'Secret' doping list leaked

2011-05-13 12:45

Paris - Denis Menchov, Andreas Kloden and Michael Rogers are among a "secret" list of 40 riders who warranted special attention from anti-doping controllers at last year's Tour de France, a report said on Friday.

French sports daily L'Equipe said a "secret" list was created by the International Cycling Union (UCI) after blood samples taken two days before last year's race were compared with evidence already available on the riders' biological passports.

According to the newspaper, the list was created by Pierre-Edouard Sottas, a doping specialist with the International Olympic Committee-accredited (IOC) laboratory in Lausanne who now works for the World Anti-Doping Agency (WADA).

The UCI created the list in a bid to ascertain which riders may or may not have been using banned substances or methods in the run-up to the three-week epic.

Based on the comparison of the 198 blood samples taken on July 1, 2010 with blood parameters that go back several months, as far as 2008, the list puts the entire Tour peloton into 11 categories, from zero to 10.

Those in the five lower categories warranted barely any scrutiny, with perhaps only one biological parameter giving scientists reason for concern, according to the paper.

The samples of riders in category five warranted "precise, and sometimes more affirmative commentary" from scientists, said the report, suggesting they may have been involved in some kind of manipulation.

Those in categories six and above (6-10) showed "overwhelming" evidence of some kind of doping, due to "recurring anomalies", "enormous variations" in parameters, and even the "identification of doping products or methods", according to L'Equipe.

By far the biggest name in the top echelons is Russia's Menchov, a former Giro d'Italia winner who finished third overall in last year's Tour de France.

The Geox team rider is in category nine, just behind Spaniard Carlos Barredo (Quick Step) and Ukrainian Yaroslav Popovych (Radio Shack), who occupy top spot in category 10.

Among the big names in category eight are Australia's Matthew Lloyd, who is currently without a team, and Belgian Jurgen Van den Broeck (Omega-Pharma), who was aiming for a top-10 finish in last year's Tour.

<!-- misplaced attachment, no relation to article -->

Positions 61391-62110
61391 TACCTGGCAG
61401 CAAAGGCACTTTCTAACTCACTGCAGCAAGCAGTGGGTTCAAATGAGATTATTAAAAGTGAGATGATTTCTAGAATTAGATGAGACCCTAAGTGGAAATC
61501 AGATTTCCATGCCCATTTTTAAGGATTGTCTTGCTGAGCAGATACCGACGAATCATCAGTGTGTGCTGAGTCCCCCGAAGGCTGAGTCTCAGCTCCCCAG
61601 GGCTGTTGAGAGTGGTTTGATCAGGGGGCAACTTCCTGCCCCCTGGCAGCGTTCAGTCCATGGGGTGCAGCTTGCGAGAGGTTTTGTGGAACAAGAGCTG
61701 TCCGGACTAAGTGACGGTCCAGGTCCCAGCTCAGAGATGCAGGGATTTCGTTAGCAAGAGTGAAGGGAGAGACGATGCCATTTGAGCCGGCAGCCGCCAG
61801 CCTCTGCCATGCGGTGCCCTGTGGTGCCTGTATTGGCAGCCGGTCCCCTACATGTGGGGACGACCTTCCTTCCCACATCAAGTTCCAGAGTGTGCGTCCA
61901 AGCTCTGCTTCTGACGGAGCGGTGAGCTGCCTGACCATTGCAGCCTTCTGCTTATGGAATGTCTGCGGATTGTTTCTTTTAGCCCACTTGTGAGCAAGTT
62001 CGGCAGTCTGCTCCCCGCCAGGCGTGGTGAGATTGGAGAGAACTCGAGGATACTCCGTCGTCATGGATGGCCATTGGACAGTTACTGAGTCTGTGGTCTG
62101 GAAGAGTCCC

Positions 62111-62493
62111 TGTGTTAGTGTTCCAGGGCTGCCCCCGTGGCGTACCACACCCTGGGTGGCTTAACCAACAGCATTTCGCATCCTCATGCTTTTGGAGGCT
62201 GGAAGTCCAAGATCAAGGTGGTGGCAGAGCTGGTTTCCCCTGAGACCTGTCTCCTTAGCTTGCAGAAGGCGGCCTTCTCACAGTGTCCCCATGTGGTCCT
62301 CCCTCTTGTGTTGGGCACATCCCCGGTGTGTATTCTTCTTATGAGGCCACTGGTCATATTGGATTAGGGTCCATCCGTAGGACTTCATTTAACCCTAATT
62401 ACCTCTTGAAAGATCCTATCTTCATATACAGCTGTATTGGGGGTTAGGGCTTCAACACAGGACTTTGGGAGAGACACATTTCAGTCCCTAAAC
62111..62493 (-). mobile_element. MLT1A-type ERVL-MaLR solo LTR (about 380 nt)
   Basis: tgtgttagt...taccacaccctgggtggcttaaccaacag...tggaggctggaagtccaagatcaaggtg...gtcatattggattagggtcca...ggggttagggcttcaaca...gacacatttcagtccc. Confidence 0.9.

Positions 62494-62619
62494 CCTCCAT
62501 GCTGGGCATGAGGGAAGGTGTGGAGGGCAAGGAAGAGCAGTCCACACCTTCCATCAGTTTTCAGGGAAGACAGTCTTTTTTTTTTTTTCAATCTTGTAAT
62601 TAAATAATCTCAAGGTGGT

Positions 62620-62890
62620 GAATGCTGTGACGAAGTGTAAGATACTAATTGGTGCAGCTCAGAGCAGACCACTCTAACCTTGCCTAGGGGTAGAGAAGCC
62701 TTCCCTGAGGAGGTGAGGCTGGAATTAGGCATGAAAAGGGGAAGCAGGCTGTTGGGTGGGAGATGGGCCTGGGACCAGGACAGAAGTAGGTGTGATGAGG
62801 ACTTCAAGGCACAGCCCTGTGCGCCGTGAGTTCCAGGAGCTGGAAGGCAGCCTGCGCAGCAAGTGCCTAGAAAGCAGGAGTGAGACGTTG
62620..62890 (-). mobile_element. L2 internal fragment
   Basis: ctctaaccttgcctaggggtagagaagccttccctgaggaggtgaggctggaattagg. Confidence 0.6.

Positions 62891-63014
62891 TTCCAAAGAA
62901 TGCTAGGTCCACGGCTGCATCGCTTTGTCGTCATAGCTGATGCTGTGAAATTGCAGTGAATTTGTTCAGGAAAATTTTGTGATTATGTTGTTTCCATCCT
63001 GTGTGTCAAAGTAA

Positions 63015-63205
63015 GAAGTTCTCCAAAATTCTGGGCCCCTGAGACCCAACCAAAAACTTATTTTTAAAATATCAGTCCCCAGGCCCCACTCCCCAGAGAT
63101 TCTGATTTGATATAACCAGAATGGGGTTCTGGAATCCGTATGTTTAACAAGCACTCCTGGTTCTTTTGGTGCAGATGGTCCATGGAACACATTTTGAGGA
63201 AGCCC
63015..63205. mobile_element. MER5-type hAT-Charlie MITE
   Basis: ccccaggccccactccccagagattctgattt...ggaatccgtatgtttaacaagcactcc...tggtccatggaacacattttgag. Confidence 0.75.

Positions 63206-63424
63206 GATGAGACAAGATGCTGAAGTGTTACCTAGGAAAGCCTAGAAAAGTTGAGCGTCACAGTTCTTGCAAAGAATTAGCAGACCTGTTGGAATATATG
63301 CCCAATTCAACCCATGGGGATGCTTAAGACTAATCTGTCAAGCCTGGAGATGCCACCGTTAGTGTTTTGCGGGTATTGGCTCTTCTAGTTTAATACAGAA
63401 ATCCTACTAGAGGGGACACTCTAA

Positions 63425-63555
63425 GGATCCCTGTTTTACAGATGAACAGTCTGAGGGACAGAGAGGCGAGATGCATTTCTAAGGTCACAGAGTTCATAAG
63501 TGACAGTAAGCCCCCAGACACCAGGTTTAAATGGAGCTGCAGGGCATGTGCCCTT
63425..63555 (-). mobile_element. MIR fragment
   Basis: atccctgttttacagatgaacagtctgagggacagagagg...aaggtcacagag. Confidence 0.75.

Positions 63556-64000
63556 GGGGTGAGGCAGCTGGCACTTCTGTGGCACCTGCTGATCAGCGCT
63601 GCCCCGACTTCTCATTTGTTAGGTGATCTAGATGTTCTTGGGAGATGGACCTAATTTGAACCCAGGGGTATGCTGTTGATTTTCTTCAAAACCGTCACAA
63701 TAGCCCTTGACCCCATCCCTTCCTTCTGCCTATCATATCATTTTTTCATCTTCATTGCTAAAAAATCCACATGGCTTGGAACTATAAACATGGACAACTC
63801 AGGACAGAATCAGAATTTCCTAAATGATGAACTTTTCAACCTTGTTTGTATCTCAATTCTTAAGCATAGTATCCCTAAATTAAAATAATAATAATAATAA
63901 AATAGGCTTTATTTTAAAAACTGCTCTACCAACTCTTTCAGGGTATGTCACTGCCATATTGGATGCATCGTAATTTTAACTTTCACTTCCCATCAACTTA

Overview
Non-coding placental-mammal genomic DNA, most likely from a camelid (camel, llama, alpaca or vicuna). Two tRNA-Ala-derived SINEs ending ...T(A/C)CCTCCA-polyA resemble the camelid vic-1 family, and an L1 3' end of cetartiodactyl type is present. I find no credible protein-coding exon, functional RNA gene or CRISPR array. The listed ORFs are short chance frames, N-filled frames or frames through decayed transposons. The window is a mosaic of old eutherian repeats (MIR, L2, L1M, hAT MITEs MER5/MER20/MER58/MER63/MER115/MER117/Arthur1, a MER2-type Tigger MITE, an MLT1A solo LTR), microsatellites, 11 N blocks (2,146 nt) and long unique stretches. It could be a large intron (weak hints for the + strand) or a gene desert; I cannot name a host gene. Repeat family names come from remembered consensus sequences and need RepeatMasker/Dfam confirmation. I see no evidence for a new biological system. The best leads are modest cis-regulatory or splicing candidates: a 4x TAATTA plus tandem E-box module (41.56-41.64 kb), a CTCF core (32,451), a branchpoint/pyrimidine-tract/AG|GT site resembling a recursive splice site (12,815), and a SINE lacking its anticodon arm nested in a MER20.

Kloden (Radio Shack), fellow German Tony Martin (HTC-Columbia) and Australia's Rogers (HTC-Columbia, now Team Sky) are the three biggest names in six-strong category seven.

German Linus Gerdemann and Welshman Geraint Thomas (both Team Sky), join Italy's Alessandro Petacchi (Lampre) as the three biggest names in seven-strong category six.

Reigning Tour de France champion Alberto Contador of Spain (Saxo Bank) is by far the most high-profile name in the 15-strong category five, which also features Italian Alessandro Ballan (BMC), Alexandre Vinokourov (Astana) and England's Bradley Wiggins (Team Sky).

The paper noted that the scores attributed to each rider "did not constitute proof" of any doping or wrongdoing.

On a more positive note, the report suggested that 156 riders from the 198-strong peloton showed "little or no risk" of doping, with only 42 riders among the top five "suspect" categories.

Briton Mark Cavendish reacted angrily on his Twitter feed on Friday.

"So there's a leaked 1-10 'suspicion' scale for all 2010 TourDeFrance riders. So now EVERYONE'S suspicious, but just HOW suspicious?!" he wrote.

Australian Robbie McEwen added on Twitter: "I'm all for catching cheats but draw the line at this sort of thing which could be based on 1 single wayward statistic. And who leaked it??


  • pas-op - 2011-05-13 13:37

    For about four years there has been no doubt in my mind that every professional cyclist takes banned substances (Landis!). It killed the Tour de France for me, and for the same reason I don't watch Track and Field Athletics anymore. In rugby there are strong reservations about the 'energy' displayed by players and teams. I enjoy soccer because skill overshadows 'energy'. Golf is the next sport where drug scandals (tranquillisers) can't be far away. At least cricket is still there for total 5-day enjoyment....

      GHT - 2011-05-13 13:43

      Just like cycling struggles with doping, so does cricket struggle with match/spot fixing, which for me is worse.

      darkwing - 2011-05-13 13:56

      Money killed sport. What you see is not what you get. Maybe they should give the medals to the drug company with the best product.

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